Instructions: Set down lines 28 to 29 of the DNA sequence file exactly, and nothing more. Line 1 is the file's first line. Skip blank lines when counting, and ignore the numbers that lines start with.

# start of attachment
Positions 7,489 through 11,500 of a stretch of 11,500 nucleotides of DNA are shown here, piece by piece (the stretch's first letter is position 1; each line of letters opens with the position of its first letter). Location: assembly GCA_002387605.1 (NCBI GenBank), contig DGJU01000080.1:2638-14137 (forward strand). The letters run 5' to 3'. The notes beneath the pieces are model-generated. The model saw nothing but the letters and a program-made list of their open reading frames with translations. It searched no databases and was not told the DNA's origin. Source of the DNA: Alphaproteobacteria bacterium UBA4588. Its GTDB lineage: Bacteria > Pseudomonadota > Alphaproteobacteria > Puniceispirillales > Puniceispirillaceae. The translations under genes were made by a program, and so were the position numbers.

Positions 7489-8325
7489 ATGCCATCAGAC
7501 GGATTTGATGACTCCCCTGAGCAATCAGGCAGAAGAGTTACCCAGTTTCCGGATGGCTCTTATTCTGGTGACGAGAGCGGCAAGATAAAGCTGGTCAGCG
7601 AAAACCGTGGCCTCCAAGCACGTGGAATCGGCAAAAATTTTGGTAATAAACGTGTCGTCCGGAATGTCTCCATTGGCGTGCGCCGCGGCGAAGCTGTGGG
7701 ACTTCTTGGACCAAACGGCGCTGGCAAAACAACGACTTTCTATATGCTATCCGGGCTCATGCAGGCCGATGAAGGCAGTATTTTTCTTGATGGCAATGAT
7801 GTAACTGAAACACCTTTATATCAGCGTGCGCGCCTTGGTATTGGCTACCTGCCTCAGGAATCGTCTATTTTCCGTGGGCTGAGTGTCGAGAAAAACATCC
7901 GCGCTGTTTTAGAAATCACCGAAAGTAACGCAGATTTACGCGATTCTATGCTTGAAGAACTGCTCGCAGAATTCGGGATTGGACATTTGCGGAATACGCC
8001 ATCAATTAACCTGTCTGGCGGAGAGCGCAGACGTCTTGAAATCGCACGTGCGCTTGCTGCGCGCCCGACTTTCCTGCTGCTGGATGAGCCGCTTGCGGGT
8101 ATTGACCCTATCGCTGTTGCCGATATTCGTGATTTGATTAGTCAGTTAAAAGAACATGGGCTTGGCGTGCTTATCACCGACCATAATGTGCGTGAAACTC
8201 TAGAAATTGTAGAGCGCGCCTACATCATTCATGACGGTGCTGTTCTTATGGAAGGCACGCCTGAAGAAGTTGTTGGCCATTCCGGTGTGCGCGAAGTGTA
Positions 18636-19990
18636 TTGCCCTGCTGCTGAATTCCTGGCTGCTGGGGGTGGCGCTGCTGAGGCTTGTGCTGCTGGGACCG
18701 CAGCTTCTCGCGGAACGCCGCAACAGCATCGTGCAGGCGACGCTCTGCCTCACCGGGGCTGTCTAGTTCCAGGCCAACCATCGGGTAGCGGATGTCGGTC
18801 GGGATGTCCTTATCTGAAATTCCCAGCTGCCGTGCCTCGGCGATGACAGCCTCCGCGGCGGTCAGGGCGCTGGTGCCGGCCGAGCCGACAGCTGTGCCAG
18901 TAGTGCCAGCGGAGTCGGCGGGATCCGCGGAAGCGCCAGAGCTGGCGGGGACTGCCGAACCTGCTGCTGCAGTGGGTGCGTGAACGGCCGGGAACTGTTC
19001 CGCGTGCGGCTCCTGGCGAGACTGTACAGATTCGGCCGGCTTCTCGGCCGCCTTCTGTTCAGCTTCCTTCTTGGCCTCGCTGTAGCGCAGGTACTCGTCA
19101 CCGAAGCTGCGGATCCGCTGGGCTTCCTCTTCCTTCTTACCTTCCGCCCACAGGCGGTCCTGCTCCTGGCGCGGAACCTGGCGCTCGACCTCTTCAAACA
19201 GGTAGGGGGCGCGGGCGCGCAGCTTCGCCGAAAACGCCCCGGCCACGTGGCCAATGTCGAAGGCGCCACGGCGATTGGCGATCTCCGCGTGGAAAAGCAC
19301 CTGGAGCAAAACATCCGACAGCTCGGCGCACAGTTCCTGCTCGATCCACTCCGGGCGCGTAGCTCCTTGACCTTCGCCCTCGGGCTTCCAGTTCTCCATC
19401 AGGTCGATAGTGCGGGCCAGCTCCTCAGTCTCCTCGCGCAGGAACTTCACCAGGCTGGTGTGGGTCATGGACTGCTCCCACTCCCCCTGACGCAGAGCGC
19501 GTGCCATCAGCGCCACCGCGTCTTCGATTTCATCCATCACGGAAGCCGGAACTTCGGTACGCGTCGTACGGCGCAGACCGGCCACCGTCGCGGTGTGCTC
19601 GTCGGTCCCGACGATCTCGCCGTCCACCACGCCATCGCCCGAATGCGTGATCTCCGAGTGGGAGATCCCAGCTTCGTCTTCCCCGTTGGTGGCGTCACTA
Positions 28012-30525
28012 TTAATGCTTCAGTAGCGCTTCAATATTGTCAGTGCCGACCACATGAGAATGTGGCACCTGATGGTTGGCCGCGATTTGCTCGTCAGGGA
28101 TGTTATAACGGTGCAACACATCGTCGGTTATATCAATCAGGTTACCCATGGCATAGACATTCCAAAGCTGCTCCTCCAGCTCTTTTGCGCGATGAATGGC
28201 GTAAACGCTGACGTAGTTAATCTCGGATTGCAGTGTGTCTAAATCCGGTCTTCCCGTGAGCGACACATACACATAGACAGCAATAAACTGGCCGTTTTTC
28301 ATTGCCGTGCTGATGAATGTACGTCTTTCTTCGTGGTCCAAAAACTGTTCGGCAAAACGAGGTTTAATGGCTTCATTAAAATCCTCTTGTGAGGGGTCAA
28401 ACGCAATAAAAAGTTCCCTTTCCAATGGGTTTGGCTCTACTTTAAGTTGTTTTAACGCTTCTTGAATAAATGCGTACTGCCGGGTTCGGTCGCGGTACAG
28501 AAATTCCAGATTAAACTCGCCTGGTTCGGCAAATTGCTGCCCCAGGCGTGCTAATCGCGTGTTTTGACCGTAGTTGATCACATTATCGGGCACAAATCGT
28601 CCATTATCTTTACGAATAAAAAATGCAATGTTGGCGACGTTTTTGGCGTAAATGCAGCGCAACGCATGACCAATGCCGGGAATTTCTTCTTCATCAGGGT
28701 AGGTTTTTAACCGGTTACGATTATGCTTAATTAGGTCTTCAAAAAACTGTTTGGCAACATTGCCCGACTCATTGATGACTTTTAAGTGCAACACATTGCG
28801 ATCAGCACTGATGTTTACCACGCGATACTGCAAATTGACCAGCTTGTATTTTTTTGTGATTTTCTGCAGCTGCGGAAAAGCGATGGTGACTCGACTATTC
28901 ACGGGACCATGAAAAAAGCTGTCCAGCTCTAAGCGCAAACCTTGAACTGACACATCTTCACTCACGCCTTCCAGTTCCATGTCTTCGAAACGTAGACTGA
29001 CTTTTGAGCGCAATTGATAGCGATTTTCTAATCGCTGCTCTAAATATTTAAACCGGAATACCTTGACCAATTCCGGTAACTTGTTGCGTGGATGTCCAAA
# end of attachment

28301 ATTGCCGTGCTGATGAATGTACGTCTTTCTTCGTGGTCCAAAAACTGTTCGGCAAAACGAGGTTTAATGGCTTCATTAAAATCCTCTTGTGAGGGGTCAA
28401 ACGCAATAAAAAGTTCCCTTTCCAATGGGTTTGGCTCTACTTTAAGTTGTTTTAACGCTTCTTGAATAAATGCGTACTGCCGGGTTCGGTCGCGGTACAG